We would like to thank the Better Business Bureau for nominating Chattanooga Allergy Clinic for the 2013 Torch Award for Marketplace Ethics.
Think you have a food allergy? You might want to reconsider. No one can dispute that food allergies are serious business, and their incidence is on the rise. But while 20-25% of Americans think they have a food allergy, in truth only 2-3% of adults and 6-8% of children test positive for food allergies. For this reason, it’s crucial to get a diagnosis by a board certified allergist if you suspect sensitivity to a certain food.
“Food allergies can be very unpredictable – it’s impossible to know if your next reaction will be more or less severe than previous exposures,” says Dr. Lee Perry, allergist with Chattanooga Allergy Clinic. “You certainly never want to ‘test’ it on your own, but you also don’t want to avoid a food unnecessarily.”
Not only is Dr. Perry a double-board certified pediatric and adult allergy and asthma specialist, he also has personal experience with food allergies. His oldest son was diagnosed with a peanut allergy several years ago.
“When he was first diagnosed we were blown away – we thought ‘How do we deal with this?’” he admits. “But after a while it just becomes a part of your life.”
So, what do you do if you suspect food allergies? Here’s a quick breakdown on everything you need to know, from getting diagnosed to how to cope.
“True food allergies almost always involve a cutaneous (skin) component such as hives, eczema, rash or itching,” says Dr. Perry. “Symptoms occur almost immediately after eating the food – usually within 15 minutes to 2 hours.”
Other common symptoms include:
- Swelling of the lips, tongue or throat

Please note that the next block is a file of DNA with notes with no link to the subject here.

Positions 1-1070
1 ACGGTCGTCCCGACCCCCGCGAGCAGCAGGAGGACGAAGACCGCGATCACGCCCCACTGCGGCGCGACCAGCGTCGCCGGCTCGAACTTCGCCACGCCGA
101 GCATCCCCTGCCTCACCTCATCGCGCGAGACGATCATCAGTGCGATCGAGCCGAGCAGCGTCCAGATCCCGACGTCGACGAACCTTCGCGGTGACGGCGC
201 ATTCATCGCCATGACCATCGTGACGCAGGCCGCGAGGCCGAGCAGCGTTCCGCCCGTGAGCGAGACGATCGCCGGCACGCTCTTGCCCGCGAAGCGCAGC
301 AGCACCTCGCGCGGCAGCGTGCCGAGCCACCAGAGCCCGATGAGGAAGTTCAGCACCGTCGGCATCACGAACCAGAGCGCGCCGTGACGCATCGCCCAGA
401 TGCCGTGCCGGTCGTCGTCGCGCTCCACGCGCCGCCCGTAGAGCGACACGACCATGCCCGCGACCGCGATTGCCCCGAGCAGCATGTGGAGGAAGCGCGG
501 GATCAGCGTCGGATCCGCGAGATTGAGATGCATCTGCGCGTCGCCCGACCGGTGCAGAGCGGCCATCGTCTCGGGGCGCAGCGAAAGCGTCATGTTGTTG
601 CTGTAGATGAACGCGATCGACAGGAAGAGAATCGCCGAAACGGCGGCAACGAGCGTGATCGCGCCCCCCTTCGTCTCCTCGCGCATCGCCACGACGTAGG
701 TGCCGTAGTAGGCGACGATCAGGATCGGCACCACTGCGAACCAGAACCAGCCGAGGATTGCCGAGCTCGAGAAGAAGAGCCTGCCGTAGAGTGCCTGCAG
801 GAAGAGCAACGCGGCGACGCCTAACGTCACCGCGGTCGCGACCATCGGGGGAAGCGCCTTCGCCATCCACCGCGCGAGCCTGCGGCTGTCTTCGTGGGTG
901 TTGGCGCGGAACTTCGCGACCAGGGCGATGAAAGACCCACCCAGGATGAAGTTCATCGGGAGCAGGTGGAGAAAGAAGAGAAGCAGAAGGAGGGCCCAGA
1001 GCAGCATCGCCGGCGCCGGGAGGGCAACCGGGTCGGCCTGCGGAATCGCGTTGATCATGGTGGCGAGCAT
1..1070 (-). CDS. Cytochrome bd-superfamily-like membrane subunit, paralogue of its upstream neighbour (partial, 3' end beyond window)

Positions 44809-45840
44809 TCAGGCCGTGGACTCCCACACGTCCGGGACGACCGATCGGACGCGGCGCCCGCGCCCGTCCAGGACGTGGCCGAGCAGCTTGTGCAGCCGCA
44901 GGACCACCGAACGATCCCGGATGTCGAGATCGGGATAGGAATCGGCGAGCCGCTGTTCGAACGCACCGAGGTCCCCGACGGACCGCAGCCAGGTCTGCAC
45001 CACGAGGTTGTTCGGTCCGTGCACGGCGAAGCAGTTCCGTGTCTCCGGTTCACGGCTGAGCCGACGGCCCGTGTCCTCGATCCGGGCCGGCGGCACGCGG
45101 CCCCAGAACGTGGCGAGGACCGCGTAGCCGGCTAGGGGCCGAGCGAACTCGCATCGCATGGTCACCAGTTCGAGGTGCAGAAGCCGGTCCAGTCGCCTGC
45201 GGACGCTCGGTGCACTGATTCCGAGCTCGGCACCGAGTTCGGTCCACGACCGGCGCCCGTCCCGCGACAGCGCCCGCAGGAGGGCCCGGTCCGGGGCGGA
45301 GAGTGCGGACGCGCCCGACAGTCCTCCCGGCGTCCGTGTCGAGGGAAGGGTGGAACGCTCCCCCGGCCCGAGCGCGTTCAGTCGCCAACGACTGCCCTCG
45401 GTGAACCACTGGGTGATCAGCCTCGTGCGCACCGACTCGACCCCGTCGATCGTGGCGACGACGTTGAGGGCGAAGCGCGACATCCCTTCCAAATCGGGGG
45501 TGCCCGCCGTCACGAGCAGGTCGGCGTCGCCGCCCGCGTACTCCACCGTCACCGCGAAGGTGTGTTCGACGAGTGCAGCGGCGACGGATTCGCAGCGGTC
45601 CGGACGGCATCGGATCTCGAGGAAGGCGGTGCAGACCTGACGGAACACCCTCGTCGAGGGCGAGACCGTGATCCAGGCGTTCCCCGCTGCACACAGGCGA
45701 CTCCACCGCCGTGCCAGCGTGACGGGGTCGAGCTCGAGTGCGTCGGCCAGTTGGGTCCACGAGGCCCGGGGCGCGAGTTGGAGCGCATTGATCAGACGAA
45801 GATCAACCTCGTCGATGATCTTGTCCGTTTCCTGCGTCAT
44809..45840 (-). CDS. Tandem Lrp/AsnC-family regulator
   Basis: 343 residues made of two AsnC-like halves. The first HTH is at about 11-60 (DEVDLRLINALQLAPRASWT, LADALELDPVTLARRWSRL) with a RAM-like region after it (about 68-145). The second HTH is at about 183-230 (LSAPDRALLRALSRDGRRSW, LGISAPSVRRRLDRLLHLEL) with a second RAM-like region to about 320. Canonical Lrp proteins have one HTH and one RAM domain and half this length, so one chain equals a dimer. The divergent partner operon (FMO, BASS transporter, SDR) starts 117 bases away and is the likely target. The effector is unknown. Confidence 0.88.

- Vomiting or diarrhea, usually within one hour of digestion
- Shortness of breath, cough or wheezing
- See full list
ALLERGY VS. INTOLERANCE
Food intolerances are easy to confuse with allergies. Symptoms usually occur within 30 minutes to two hours of ingestion and can mimic allergic reactions like diarrhea and itchy skin rash. However, problems from intolerances remain in the gut and do not involve the immune system, so anaphylaxis can’t happen. The two most common intolerances are lactose and gluten, also called Celiac Disease. A board certified allergist at Chattanooga Allergy Clinic can accurately diagnose whether you have an intolerance or allergy.
OTHER FOOD DISORDERS
Other food disorders confused as allergies include:
- Eosinophilic esophagitis (EoE) -A disorder that causes a large number of eosinophils (a type of white blood cell) to gather in the esophagus, making it inflamed and difficult to swallow certain foods.
- Food protein-induced enterocolitis syndrome(FPIES) -A type of food allergy that affects the GI tract and does not show up in standard allergy testing. Symptoms include profuse vomiting, diarrhea and dehydration.
- Oral Allergy Syndrome -Also known as pollen-food syndrome, OAS causes itchy or scratchy mouth symptoms caused by raw fruits or vegetables in people who also have hay fever. Generally, treatment is not necessary and symptoms subside quickly after exposure. Common food pollen associations include apples, carrots, peaches, plums, cherries, pears, almonds or hazelnuts for people allergic to birch; tomatoes for those allergic to grasses; and melons, zucchini, cucumbers, kiwis or bananas for those with ragweed allergies.